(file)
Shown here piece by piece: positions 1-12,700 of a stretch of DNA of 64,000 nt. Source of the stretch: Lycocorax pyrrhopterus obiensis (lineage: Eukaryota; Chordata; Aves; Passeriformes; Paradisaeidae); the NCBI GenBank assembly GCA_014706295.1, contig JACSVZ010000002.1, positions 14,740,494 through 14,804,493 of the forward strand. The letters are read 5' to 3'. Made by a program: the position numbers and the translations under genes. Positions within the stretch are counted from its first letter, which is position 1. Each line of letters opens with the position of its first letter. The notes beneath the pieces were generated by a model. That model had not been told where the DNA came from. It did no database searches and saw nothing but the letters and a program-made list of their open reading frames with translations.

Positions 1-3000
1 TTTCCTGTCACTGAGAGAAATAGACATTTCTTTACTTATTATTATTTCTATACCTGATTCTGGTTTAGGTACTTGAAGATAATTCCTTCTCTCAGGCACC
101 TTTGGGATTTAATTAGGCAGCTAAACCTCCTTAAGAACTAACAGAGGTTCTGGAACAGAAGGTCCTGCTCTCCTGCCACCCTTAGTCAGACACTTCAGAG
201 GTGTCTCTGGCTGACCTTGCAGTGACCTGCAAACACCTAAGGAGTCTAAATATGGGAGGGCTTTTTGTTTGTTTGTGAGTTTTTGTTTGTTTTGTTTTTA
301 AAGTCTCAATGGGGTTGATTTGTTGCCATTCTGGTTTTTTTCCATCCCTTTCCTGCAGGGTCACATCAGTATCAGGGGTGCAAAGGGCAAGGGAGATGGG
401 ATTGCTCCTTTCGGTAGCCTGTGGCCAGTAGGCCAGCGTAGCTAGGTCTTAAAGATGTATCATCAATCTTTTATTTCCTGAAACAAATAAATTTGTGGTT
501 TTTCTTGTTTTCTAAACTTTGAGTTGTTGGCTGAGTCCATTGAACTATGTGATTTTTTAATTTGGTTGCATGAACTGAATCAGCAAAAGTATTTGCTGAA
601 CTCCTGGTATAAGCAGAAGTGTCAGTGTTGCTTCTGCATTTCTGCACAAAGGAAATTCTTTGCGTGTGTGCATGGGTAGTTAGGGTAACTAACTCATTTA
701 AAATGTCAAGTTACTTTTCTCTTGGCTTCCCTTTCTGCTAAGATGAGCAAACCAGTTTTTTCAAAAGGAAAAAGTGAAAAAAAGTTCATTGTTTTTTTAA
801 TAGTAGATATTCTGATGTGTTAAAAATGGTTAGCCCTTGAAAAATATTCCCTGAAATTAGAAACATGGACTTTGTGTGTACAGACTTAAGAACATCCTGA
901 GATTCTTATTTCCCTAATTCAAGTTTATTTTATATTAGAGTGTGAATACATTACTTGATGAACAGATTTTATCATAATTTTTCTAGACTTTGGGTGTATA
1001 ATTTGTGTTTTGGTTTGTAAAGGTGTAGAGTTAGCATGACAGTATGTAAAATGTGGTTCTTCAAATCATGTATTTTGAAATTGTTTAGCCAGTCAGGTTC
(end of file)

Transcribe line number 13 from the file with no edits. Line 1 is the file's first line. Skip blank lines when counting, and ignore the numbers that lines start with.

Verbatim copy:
1001 ATTTGTGTTTTGGTTTGTAAAGGTGTAGAGTTAGCATGACAGTATGTAAAATGTGGTTCTTCAAATCATGTATTTTGAAATTGTTTAGCCAGTCAGGTTC